People are afraid of being told what to believe, and, as such, choose to consume the most apolitical, and therefore artistically lobotomized, entertainment that they can get their hands on. A complete refusal toward and denial of political media is far more dangerous than the exhibition of a singular ideology. Any criticism of a consumers’ beliefs is seen as a personal attack on them. Several decades later, many still insist that fictional sci-fi villains such as the Daleks of Doctor Who or the Empire of Star Wars are not based off of the Nazi regime of World War II, despite the obvious phrases such as “master race” and “stormtroopers” lifted directly from history.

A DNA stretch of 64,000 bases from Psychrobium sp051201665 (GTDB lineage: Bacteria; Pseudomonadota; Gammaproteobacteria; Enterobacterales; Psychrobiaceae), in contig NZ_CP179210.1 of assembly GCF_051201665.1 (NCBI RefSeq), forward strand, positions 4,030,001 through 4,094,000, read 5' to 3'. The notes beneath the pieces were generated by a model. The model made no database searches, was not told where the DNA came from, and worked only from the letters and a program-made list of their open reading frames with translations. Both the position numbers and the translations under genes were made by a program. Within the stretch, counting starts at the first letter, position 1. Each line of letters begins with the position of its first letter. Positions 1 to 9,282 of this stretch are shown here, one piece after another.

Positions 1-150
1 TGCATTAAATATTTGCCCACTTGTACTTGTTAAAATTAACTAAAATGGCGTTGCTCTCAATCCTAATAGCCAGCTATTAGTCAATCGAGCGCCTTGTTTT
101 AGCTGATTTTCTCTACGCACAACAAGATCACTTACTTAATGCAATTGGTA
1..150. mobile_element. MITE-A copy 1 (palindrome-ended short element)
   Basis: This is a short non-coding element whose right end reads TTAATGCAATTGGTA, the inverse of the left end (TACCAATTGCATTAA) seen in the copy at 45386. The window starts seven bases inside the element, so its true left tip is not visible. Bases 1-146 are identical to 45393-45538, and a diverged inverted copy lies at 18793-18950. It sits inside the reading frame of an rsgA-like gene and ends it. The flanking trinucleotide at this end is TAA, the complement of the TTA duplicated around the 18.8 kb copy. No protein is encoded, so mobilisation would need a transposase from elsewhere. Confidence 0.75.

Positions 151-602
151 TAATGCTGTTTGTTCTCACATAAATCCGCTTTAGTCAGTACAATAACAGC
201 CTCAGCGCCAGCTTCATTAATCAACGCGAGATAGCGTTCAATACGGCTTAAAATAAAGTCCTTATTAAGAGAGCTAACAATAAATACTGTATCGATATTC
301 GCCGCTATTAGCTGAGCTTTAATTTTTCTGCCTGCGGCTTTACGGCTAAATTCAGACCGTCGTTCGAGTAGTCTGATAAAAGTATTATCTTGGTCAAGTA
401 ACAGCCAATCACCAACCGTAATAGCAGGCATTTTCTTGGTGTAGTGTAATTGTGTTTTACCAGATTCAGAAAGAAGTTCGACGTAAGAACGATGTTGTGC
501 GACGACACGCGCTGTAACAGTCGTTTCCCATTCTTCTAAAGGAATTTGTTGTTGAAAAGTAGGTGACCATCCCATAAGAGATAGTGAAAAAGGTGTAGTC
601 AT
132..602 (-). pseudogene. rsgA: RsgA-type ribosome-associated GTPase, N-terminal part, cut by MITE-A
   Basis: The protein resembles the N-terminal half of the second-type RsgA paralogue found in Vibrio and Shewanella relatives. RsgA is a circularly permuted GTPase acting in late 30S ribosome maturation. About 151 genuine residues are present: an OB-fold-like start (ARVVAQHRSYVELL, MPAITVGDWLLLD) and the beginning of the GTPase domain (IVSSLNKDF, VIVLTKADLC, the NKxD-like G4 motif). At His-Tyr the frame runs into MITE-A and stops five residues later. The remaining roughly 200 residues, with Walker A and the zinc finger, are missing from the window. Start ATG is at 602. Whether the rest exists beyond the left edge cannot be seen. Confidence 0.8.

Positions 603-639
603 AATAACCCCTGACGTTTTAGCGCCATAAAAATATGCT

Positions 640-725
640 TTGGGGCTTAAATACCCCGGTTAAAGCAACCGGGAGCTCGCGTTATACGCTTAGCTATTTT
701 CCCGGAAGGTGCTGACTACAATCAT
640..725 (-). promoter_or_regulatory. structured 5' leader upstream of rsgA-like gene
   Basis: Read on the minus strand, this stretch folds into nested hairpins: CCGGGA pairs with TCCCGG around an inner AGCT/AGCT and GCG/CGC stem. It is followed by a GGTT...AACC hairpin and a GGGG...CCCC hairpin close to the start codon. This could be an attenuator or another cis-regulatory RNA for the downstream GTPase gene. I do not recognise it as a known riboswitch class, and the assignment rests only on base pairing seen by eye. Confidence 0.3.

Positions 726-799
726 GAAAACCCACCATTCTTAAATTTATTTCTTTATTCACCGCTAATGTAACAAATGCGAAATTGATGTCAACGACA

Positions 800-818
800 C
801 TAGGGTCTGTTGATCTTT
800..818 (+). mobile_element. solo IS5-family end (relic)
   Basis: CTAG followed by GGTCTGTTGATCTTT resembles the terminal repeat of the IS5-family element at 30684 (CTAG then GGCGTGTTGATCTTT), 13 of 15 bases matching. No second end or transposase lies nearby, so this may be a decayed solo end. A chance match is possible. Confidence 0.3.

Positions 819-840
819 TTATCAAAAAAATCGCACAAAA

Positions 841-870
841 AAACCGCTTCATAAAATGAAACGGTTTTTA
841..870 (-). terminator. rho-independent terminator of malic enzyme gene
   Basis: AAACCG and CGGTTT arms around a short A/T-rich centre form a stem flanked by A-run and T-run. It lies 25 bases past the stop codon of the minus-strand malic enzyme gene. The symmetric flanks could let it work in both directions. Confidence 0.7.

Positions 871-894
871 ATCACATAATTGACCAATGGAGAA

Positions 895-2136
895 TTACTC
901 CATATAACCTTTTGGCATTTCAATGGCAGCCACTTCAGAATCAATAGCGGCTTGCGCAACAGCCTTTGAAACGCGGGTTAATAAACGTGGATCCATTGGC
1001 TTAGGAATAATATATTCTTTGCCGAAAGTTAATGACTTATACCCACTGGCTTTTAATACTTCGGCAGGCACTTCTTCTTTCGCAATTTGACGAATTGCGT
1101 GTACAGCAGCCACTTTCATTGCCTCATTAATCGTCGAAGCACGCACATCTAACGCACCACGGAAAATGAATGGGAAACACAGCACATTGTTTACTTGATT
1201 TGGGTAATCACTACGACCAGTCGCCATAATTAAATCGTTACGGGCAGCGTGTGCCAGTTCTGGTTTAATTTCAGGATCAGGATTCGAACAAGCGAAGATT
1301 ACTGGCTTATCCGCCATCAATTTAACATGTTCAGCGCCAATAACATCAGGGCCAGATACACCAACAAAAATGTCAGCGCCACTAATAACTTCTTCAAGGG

As art is produced from the most carnal, primal and personal thoughts of the artist’s mind, it is, inherently, political. There will always be scraps and remnants of a creator’s personal ideology and politics lurking in the dark of their creations, because those ideologies dictate our way of life and permeate throughout every essence of our being. Regardless of what Modern Warfare’s leads say, their game is, in fact, political. Their personal biases are evident—the historical erasure of the United State’s involvement in the Highway of Death on the outskirts of Kuwait City in the game’s plot is proof of this. The glorification of war crimes and violence committed on sovereign soil and the excusal of said violence is dangerous, irresponsible and manipulative. To erase politics from art is no different than to erase tragedy from history.